The territorial government is collecting the public’s feedback to help create a new arts strategy.

The survey is available on the Prince of Wales Northern Heritage Center’s (PWNHC) website and the department of Education, Culture and Employment’s (ECE) website.

Meaghan Richens/NNSL photo
September 28, 2018.
The Prince of Wales Northern Heritage Centre (PWNHC).

It takes about 20 minutes to complete and was designed and developed by consulting firm Nordicity, in co-ordination with ECE and the department of Industry, Tourism and Investment (ITI).
“The goal of the project is to develop a new arts strategy and accompanying action plan for the NWT that articulates GNWT values and priorities to better serve the public and arts sector stakeholders,” said Jacqueline McKinnon, ECE’s manager of communications and public affairs in an email.

The first NWT Arts Strategy was released in October 2004 and two following progress reports were released in 2006 and 2013. Though the GNWT has twice undertaken status reviews to determine how well its services were aligned with the strategy’s vision, the original document was never updated, explained McKinnon.

Under the new strategy, the government’s definitions of terms like ‘arts’ and ‘arts sector’ will be updated “to be more current and clearly defined as informed by the research,” stated McKinnon.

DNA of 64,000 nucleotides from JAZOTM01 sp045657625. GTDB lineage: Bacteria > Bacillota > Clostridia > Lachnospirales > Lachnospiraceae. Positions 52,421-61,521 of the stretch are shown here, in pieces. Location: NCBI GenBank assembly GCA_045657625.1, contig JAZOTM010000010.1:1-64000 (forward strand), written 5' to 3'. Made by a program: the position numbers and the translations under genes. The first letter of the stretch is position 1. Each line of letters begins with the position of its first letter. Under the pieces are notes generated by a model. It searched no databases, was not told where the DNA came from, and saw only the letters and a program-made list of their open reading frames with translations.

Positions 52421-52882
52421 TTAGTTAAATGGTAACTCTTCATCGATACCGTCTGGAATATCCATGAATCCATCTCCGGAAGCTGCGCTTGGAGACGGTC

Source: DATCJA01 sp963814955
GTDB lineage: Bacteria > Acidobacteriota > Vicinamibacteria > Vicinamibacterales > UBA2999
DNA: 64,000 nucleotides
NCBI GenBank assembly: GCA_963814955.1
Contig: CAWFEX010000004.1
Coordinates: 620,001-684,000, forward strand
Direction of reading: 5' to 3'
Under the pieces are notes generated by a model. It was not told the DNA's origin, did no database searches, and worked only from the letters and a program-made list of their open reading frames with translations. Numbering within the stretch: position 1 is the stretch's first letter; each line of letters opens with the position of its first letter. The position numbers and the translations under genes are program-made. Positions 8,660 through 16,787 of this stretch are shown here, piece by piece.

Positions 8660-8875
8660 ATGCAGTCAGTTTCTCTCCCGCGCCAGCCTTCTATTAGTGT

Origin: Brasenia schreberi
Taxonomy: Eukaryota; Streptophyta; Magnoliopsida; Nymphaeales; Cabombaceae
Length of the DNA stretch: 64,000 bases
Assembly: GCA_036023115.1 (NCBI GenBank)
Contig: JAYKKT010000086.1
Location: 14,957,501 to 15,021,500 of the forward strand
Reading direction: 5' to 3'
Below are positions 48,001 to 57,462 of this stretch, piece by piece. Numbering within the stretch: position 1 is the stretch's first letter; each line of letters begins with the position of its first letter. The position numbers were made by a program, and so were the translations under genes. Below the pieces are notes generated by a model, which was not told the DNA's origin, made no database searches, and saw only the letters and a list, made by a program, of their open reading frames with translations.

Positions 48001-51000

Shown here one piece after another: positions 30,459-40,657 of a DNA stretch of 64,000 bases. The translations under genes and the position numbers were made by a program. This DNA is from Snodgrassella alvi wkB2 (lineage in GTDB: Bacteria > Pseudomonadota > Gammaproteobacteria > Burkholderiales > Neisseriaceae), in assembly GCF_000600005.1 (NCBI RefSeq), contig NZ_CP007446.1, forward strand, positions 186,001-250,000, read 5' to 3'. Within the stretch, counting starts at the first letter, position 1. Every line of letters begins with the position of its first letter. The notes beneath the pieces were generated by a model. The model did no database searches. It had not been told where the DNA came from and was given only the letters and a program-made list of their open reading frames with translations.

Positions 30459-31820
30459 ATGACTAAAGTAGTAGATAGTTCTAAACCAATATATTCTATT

While the strategy is a joint initiative of ECE and ITI and both departments will be responsible for its implementation, ECE will lead its development.

A specific implementation date hasn’t been determined, but work will begin in 2019-2020, and the strategy will be in effect for 10 years.

“A review of the strategy will be conducted after five years (or as needed) to ensure the strategy remains relevant,” stated McKinnon.

“The initial Action Plan will be followed by a series of multi-year Action Plans to identify specific actions to be completed in support of the Strategy’s vision, goals and priorities.”

The public survey was launched Dec. 14 and is open until Jan. 8.

Meaghan Richens

Meaghan Richens is from Ottawa, Ont., and grew up in Perth. She moved to Yellowknife in May 2018 after completing her bachelor’s degree in journalism at Carleton University. She writes about politics,...

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